Tuesday, 16 April 2019

The Man with the Magic Box (2017) - Sci-Fi Film Review

Polish sci-fi film The Man with the Magic Box (original title Czlowiek z magicznym pudelkiem) isn't a horror, yet it has attached to it elements that I do quite like and find it hard to pass up on when offered for review. This features both a dystopian future, as well as time travel, both things I enjoy seeing.

The story begins with Adam (Piotr Polak) being given a new identity and a new job as a janitor in Warsaw 2030. He is a bit of a misfit and seems out of place in this future world that has elements of 1984 to it. In the office block where he works he forms an attraction with Gloria (Olga Boladz) and the two start an unlikely relationships of sorts. Meanwhile Adam has discovered a strange radio in the old apartment building he is living in, one that it is suggested could be a conduit to allow him to travel back through time to the 1950's.

The look of the near future Warsaw is very well done, streets are murky and filled with dusty ruins, offices are sparsely decorated and the future technology is very minimalist. Drones fly overhead, VR is a common thing, computers are holograms, there are frequent power cuts, and water is rationed. All old technology has been banned in this future state, while it seems an ongoing war is happening. This was all brought together to create a different sort of future to the usual neon signs everywhere in films such as Blade Runner. There was also a nice line in future clothing that really stands out as something unusual, glowing shoes, strangely coloured clothing is unified throughout to really make the old fashioned garments that Adam and later Gloria take to wearing stand out.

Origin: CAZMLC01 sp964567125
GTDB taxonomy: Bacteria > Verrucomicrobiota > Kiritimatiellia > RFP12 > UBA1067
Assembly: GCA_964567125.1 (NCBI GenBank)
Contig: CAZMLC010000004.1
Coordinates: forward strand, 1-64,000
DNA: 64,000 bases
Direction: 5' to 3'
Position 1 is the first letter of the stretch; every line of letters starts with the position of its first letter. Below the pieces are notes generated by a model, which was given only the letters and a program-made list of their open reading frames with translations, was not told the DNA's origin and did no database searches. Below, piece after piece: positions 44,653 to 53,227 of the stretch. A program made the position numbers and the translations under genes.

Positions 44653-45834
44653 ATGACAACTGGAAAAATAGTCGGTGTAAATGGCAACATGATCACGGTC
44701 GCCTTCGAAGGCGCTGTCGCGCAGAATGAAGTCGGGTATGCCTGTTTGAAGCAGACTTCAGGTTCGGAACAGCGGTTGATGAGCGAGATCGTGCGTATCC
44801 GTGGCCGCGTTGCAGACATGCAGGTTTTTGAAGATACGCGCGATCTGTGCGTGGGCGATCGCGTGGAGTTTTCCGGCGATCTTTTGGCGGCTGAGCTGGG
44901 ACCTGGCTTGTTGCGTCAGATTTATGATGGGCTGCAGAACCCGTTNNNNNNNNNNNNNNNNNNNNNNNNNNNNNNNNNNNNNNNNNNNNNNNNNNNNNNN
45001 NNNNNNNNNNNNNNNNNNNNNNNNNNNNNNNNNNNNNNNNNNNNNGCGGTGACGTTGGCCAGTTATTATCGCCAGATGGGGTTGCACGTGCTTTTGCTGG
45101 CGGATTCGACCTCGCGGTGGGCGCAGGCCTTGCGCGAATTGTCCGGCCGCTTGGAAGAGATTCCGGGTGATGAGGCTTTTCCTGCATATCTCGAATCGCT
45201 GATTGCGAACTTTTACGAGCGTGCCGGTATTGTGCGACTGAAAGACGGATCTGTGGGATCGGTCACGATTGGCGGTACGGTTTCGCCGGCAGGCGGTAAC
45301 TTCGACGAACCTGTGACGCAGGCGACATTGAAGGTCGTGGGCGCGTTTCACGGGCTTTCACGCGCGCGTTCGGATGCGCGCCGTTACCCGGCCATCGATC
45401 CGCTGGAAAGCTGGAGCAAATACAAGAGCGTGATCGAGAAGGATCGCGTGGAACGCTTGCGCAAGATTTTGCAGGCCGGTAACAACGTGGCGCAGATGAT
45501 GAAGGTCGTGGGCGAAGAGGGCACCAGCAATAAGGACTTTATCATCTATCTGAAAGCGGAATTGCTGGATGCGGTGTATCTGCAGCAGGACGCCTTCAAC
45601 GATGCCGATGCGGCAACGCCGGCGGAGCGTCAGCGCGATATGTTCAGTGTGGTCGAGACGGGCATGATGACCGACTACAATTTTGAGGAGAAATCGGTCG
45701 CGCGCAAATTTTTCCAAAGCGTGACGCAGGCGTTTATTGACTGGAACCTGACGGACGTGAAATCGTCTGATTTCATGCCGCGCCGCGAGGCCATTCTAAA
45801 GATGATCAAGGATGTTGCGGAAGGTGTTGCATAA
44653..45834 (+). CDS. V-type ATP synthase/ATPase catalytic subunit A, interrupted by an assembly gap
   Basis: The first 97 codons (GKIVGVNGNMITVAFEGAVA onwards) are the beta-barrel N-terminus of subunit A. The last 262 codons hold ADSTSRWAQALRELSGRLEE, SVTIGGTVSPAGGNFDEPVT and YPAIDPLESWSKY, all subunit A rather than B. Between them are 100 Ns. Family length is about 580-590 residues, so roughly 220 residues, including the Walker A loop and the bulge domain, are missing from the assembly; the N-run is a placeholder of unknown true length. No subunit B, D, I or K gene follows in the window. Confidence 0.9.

While this is in Polish with English subtitles I felt the acting all seemed of a high standard, especially with Polak and Boladz. As to the character of Adam though there really didn't seem much to him that was revealed. It was almost frustrating at times that he seemed like a mystery, the movie starts (outside of the prologue that has Gloria after the events of the main movie being told she is getting her memory wiped) with Adam arriving in Warsaw, but no explanation of where he has come from. It is up to the viewer to make up their mind if he was a time traveller, or if he became one, though with elements that reminded me of H.G Wells The Time Machine I think it becomes obvious enough. Gloria was a better character, though for both of them there is a mystery that means they become a little less interesting than I felt they should be. Stand out actor was Sebastian Stankiewicz who plays Adam's simple minded janitor friend Sebastian. He did so much with a character that really doesn't have that many lines, yet his silent moments really breathe life into this interesting person.

The plot is sometimes obtuse to the point of bafflement with some parts that never seem to get explained. There are hints that lead to a general outline of the time travel part, but other elements such as the secret threat monitoring Adam are never really explained. It makes for some paranoia (which is where some of the 1984 themes play in), but there is a Brazil like humour to these parts as well with the people after him being slightly incompetent in their actions. The time travel itself is quite abstract with there not really being a solid explanation given. I didn't actually mind that this wasn't explicitly explained, sometimes the air of mystery around parts of The Man with the Magic Box helped it.

This has some great set design, some great costume design, and a score that fits the tone perfectly. The plot itself I didn't find to be all that involving. It is mainly a love story, but that was the biggest part for me that I didn't really enjoy too much. With the characters being such blank slates it was hard to care much about them slowly falling in love with each other. For me it was the world building that I really liked, this bleak and darkly humorous dystopian future Warsaw felt well realised and well thought out. The Man with the Magic Box was released by Artsploitation Films on DVD and VOD on April 4th.


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